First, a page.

Saudi-led coalition spokesperson Colonel Turki al-Malki speaks during a news conference in Riyadh, Saudi Arabia, 26 December, 2021. (Photo credit: REUTERS/Ahmed Yosri)
According to military sources, the Saudi-led coalition has deployed newly formed fighting units near the central Yemeni city of Marib.
At the same time, the Yemeni Armed Forces and allied Popular Committees are holding their positions as clashes between the two sides have subsided.
The fight for Marib, a key strategic region in Yemen that is rich in resources, signals the war’s largest escalation in years.
Last month, the Saudi-led coalition deployed the UAE-backed Giants Brigades to the frontlines of Marib, as significant advancements by Ansarallah forces took place following years of stalemate and a reduced UAE presence in the area.
Since then, the UAE has been struck three times by drone and missile attacks launched by the Yemeni army.
In a bid to restructure its military efforts against the Yemeni Armed Forces, the coalition last week deployed the so-called Yemen Happy Brigades, a UAE-backed fighting force consisting of northern tribal fighters and Salafist militants.
Salafist militias, which include internationally recognized terror groups such as Al-Qaeda in the Arabian Peninsula (AQAP) and ISIS, have been a prominent element of the coalition’s ground forces in Yemen since the start of the war in 2015, fighting alongside the forces of ousted president Abdrabbuh Mansour Hadi.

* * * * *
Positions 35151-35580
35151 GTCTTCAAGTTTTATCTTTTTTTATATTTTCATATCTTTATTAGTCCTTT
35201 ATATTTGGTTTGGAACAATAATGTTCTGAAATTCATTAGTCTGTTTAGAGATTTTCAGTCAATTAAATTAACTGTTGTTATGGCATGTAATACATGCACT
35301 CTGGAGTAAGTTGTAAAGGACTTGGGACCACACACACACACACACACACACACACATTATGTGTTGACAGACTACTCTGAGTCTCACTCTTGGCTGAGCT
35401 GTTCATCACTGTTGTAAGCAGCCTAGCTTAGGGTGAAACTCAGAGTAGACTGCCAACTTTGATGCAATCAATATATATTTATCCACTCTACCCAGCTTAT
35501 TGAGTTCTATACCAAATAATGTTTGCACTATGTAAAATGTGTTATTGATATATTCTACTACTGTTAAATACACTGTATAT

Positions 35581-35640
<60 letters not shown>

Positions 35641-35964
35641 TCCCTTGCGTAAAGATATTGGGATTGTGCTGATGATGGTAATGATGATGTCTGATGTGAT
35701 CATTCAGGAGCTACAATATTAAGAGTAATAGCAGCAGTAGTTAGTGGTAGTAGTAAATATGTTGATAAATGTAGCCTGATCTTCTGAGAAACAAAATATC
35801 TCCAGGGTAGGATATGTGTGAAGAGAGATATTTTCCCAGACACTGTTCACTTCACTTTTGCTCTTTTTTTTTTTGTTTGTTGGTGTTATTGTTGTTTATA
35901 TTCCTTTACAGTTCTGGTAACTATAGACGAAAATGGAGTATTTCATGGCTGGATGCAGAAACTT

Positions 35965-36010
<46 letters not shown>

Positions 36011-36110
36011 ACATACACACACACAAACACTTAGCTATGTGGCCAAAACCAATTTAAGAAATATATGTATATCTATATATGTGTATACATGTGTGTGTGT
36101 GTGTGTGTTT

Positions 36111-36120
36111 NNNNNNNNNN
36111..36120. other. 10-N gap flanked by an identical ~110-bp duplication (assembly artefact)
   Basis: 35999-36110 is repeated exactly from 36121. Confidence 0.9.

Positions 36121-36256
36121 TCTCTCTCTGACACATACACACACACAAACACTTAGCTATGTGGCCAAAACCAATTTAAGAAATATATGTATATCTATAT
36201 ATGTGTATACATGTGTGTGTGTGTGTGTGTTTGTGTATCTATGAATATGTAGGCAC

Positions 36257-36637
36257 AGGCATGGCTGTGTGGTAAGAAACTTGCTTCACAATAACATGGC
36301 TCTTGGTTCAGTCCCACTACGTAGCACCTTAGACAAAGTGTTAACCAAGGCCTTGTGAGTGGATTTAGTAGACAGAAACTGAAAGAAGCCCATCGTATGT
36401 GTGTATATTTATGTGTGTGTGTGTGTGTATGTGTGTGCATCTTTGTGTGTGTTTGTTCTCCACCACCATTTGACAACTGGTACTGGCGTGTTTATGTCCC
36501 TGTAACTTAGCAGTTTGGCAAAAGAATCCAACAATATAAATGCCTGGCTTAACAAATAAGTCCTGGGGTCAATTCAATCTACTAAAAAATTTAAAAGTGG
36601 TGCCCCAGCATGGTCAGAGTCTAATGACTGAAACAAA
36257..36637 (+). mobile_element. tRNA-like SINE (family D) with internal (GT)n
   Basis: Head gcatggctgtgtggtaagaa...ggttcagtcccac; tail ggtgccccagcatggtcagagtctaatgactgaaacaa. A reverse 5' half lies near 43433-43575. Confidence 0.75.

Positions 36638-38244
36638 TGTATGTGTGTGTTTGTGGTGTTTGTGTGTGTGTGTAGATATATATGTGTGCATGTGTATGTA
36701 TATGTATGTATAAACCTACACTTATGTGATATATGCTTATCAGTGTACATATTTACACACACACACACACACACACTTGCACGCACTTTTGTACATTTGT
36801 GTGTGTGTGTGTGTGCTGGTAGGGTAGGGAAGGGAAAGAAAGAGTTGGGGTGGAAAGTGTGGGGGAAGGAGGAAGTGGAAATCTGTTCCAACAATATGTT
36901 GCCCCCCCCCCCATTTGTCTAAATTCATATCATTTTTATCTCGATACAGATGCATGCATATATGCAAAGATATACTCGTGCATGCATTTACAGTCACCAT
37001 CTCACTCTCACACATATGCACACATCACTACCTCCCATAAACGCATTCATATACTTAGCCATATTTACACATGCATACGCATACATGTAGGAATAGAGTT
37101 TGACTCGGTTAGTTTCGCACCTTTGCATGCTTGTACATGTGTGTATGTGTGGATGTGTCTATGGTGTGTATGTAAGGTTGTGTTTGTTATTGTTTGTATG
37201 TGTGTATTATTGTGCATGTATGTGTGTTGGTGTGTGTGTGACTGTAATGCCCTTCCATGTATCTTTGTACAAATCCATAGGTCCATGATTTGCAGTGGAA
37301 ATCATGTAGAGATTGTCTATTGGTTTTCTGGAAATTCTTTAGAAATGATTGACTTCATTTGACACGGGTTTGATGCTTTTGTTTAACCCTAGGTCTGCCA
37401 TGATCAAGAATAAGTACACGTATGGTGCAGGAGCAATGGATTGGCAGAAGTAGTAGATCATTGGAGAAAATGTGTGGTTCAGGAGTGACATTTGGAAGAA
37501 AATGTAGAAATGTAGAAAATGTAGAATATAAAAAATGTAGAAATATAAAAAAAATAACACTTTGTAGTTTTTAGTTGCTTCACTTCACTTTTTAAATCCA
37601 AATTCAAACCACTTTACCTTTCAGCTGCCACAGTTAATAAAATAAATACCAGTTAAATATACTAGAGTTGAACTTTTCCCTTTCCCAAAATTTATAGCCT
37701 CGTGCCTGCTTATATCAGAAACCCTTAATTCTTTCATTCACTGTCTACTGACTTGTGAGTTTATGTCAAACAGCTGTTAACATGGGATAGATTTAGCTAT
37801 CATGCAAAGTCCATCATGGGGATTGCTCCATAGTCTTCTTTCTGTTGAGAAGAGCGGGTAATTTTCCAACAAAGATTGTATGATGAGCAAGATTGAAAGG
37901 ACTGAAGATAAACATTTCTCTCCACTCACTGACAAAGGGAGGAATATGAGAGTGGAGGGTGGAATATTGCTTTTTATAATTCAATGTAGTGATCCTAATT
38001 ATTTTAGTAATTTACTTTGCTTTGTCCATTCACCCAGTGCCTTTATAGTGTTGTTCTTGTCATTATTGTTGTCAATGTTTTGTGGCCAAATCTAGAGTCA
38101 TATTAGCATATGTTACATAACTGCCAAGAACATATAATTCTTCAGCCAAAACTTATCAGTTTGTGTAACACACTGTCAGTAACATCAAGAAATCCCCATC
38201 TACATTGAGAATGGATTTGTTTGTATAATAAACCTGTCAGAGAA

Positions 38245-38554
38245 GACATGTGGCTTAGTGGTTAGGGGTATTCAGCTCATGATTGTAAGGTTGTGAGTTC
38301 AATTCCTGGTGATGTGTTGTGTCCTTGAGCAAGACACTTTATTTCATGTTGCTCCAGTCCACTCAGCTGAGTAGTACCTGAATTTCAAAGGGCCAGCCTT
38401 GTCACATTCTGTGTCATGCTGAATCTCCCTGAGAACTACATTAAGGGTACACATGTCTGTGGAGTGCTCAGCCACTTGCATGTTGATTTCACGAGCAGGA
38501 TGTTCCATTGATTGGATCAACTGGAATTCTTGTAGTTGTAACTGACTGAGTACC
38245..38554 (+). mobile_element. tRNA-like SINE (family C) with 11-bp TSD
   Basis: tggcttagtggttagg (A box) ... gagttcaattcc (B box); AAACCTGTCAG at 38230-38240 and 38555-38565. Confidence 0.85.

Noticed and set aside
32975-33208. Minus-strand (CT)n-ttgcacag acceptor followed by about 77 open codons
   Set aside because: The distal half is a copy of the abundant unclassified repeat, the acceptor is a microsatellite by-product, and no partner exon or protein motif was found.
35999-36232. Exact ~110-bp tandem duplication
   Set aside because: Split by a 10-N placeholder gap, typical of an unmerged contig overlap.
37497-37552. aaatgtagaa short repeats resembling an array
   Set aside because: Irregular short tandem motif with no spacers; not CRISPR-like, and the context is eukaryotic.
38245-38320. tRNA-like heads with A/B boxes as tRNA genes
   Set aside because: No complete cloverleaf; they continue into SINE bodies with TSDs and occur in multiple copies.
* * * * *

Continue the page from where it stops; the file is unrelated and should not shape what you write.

However, the new brigade has not yet entered Marib, and is engaged in battle against Ansarallah forces at the Haradh border crossing between Yemen and Saudi Arabia, currently under the control of the resistance movement.
Marib city is considered of vital importance, given its status as the Saudi-backed government’s last stronghold in northern Yemen. It is also immensely mineral-rich, and is the first province in the country where oil was discovered.
Marib province provides Yemen’s local market with its own natural supply of liquified natural gas (LNG), and is home to the Marib Dam, which maintains regulated water supplies for domestic and agricultural use in the north of the country.
Ansarallah forces have quickly gained a significant foothold in Marib since the launching of their liberation offensive in 2020, as Saudi-backed forces have struggled to hold ground.
So far, the Saudi-led coalition has ignored requests for comment on its deployment of the newly formed units.